On November 20, Margaret Sanger wrote to the Bains from Liverpool, where she arrived a week earlier. In this newly obtained letter, Sanger thanks the Bains for harboring her and helping her arrange her voyage to England, writing, “I think of you both so often and how lovely you were to me. I should have been passed back to the U.S. on a gold platter sure enough had I not had your assistance.” She describes her ten-day voyage across the Atlantic on the R.M.S. Virginian and her close call with customs.
The trip across was quite the usual trip-–very few-–people on board and as “Miss Watson” I was well attended where as the married women with husbands “fighting for France” as they say, were looked upon as Virgin Marys & left quite alone. Lesson Mildred–-never go across as “Mrs”–- But to be serious-–when I landed I had the devils own time trying to prove I was an American–-Having no passport I was detained because I was booked as a British subject. A mistake of the Purser. Just my luck. (MS to Frank & Mildred Bain, Nov. 20, 1914 [MSPP].)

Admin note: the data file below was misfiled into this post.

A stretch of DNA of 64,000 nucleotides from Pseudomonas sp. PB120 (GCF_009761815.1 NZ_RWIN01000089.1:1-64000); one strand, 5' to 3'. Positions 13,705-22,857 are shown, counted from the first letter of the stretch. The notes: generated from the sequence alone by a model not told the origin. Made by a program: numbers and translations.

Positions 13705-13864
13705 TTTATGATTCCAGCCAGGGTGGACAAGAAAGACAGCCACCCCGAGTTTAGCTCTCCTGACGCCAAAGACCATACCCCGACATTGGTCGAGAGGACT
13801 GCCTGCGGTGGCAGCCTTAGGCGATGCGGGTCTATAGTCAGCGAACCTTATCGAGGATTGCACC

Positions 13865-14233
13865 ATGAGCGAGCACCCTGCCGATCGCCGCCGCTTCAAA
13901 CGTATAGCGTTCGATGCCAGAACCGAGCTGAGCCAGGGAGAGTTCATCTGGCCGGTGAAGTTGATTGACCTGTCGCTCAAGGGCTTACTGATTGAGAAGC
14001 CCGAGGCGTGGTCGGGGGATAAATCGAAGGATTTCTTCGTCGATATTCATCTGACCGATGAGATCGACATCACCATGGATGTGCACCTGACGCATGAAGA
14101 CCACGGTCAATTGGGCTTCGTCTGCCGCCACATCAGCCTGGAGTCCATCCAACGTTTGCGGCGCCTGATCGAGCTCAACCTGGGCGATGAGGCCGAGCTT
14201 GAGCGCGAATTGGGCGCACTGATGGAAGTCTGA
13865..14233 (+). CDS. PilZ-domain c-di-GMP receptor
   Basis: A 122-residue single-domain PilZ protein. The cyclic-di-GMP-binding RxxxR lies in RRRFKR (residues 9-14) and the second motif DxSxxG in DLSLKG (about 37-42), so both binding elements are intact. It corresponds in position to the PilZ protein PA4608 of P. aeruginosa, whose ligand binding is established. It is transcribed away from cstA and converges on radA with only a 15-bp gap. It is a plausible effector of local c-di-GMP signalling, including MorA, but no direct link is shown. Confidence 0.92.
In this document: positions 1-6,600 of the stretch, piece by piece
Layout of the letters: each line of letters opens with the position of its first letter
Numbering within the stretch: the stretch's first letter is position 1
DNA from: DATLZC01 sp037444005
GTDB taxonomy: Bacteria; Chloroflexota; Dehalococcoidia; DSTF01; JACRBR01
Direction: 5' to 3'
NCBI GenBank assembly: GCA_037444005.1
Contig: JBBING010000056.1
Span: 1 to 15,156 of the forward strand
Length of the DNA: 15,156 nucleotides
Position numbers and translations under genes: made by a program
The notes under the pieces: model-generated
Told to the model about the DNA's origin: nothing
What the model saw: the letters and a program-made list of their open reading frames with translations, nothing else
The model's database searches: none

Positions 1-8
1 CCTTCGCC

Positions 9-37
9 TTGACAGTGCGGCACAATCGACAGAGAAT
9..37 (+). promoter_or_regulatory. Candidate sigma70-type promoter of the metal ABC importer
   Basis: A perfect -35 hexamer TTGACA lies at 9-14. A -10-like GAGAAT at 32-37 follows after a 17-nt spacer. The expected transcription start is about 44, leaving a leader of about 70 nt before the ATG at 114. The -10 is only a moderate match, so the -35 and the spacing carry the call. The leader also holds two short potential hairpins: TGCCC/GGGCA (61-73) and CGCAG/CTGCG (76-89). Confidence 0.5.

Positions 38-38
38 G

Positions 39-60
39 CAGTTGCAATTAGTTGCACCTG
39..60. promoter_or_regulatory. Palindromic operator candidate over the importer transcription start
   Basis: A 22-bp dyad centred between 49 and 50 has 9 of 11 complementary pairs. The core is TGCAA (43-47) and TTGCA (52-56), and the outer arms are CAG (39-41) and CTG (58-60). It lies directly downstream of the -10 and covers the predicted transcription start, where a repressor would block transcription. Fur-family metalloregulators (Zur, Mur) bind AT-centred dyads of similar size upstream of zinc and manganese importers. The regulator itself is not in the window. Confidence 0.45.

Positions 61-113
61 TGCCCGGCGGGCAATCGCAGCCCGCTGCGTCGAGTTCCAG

Forced to endure an anxious waiting period while customs officials scoured her documents (“believe me ‘J. C.’ had nothing on me in his crucifixion during the waiting,” she told the Bains), they finally let her pass because of a letter she carried from an Ambassador Bradley vouching for her identity, and a guarantor’s statement from Frank Bain and his bank that was sufficient for ““Bertha Watson” to secure a passport once she arrived in London. (MS to Frank & Mildred Bain, Nov. 20, 1914 [MSPP].)
Settled in a Liverpool hotel, Sanger wrote to the Bains with unusual openness about her emotional state. Her letter expresses the desperate loneliness and depression she suffered upon her arrival in Liverpool and underscores the uncertainty of her situation: a single woman with a fake name, traveling in a foreign country in the middle of a world war.
It was raining & cold & dreary & no mail as I intended there should be, and for an hour or two I was wishing for the quite quiet, simple life of the married slave, with the fireside & twenty-five children I didnot care how many or often and never wanted to hear of revolution or propoganda or anything but die dead. It was awful honest!